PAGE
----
A taste of power: Ruto, Gachagua already calling the shots

President-elect William Ruto and Rigathi Gachaua

President-elect William Ruto and his running mate Rigathi Gachaua after receiving their election certificate at Bomas of Kenya on August 15, 2022.

Photo credit: Tony Karumba | AFP

President-elect William Ruto did not have to wait too long to get a taste of the trappings of power after being declared the winner of the 2022 General Election.

The law dictates that upon the declaration of the final results of a presidential election, the Assumption of the Office of President Committee shall ensure the President-elect and Deputy President-elect are accorded adequate security.

Under the Assumption to the Office of the President Act 2012, which streamlines the transfer of presidential power, public officers are compelled to share information with the President-elect.

State organs expected to brief Dr Ruto include the National Intelligence Service, the Kenya Defence Forces and the National Police Service.

GSU squad in Sugoi

After the Independent Electoral and Boundaries Commission (IEBC) Chairman Wafula Chebukati gazetted Dr Ruto as President-elect, an elite GSU squad was deployed to his residence in Sugoi, Uasin Gishu County.

The Act states: “The Committee shall ensure that the President-elect under section 9 receives security briefings from the respective national security organs.”

It further states in Article 11: “Public officers are also supposed to provide required information… A public officer who fails to comply with the provisions of this section commits an offence and is liable, on conviction, to a fine not exceeding one million shillings or to imprisonment for a term not exceeding two years, or to both.”

The assumption of office is overseen by a committee headed by the Secretary of the Cabinet and other state officials in various ministries.

The committee’s role is not limited to overseeing the transitional issues and the swearing-in ceremony but other roles, including planning security for the President-elect and his deputy.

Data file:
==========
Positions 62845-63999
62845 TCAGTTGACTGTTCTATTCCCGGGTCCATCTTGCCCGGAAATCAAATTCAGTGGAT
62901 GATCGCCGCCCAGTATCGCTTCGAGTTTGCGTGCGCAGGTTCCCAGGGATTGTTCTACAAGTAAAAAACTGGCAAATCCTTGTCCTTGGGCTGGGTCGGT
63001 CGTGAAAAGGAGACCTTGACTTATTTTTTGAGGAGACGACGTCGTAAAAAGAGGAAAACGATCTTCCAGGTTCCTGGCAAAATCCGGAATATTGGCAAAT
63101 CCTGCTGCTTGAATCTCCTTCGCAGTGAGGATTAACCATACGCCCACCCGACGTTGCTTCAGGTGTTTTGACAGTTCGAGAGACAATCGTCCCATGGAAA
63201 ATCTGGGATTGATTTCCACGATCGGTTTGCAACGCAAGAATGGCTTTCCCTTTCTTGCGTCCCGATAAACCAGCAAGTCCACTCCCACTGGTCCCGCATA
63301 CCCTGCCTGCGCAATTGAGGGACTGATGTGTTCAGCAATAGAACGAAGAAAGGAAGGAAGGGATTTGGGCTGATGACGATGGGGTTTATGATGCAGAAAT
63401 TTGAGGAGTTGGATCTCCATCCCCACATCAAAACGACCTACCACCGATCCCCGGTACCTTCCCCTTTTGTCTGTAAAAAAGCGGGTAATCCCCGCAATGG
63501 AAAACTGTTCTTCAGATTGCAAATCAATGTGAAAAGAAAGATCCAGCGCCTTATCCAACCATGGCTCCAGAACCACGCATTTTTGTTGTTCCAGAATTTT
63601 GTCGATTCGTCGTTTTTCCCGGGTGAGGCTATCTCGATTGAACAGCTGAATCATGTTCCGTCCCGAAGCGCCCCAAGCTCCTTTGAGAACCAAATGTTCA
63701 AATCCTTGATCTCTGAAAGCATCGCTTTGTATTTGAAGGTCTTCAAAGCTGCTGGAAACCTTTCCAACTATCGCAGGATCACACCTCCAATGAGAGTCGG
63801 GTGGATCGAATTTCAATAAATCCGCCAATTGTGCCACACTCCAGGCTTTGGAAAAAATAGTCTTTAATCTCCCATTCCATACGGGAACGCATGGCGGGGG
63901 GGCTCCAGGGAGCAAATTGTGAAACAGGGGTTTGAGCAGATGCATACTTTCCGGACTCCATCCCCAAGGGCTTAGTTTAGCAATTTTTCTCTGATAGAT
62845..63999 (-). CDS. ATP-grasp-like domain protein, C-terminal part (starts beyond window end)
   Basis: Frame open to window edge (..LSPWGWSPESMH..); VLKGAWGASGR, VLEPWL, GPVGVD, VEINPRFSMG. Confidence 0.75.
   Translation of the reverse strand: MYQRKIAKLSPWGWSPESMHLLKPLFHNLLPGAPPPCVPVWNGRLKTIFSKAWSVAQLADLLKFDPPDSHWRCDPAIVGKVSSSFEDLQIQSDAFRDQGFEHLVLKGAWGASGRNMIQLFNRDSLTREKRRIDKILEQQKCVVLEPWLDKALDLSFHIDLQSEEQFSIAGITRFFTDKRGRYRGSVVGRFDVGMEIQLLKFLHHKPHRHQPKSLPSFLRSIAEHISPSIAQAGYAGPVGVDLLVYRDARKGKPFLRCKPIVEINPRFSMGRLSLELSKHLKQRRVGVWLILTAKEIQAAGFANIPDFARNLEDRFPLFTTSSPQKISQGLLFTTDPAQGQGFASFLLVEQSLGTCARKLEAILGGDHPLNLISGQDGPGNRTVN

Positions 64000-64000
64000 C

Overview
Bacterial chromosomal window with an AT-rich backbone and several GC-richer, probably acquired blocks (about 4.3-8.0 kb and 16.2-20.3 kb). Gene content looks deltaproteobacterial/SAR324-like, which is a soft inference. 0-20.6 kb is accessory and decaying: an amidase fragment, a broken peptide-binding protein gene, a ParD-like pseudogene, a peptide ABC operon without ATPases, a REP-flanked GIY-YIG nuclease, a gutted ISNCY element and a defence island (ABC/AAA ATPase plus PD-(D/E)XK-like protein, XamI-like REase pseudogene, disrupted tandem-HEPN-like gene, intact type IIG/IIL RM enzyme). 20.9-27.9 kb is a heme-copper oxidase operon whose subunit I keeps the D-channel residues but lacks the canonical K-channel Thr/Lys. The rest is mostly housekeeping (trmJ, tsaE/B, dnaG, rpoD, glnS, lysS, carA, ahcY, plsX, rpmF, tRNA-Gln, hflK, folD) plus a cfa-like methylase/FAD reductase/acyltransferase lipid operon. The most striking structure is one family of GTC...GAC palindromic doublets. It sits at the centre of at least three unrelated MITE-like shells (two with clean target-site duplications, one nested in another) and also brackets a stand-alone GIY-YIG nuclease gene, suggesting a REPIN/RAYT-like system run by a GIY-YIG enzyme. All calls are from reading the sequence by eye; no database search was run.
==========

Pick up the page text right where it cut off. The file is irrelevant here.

Those in the committee are Secretary to the Cabinet Joseph Kinyua, Interior Cabinet Secretary Fred Matiang’i, Attorney-General Kihara Kariuki, Principal Secretaries Karanja Kibicho (Internal Security), Julius Muia (Treasury), Macharia Kamau (Foreign Affairs), Jerome Ochieng (ICT), Julius Korir (Devolution) and Joe Okudo (Sports).

Others are the Chief of the Kenya Defence Forces Robert Kibochi, Director-General of the National Intelligence Service Philip Kamweru, Inspector-General of Police Hillary Mutyambai, Clerk of the National Assembly, Chief Registrar of the Judiciary Anne Amadi, Clerk of the Senate, Solicitor-General Ken Ogeto and State House Comptroller Kinuthia Mbugua.

‘Deep State’

Interestingly, Dr Ruto has blamed some members of the committee of their involvement in the so-called ‘Deep State’, accusing them of crafting a scheme to influence the succession race.

He has also accused Dr Matiang’i, Mr Kibicho, Mr Mbugua and Mr Mutyambai of misusing security organs for political purposes.

This team is expected to prepare the swearing-in programme. The inauguration must be done in Nairobi and the day is a public holiday. The oath of office should be taken between 10am and 2pm.

The Act has a requirement for the handing over of instruments of power and authority, which are a sword and the Constitution. The Deputy President-elect also takes his oath into office before the Chief Justice and only then is an inauguration speech delivered by the new President.

The committee is expected to prepare and submit a report to Parliament of its activities and gazette the report after a month. What is interesting is that citizens are allowed, in public interest, to apply for any information on the committee’s workings subject to payment of fees.


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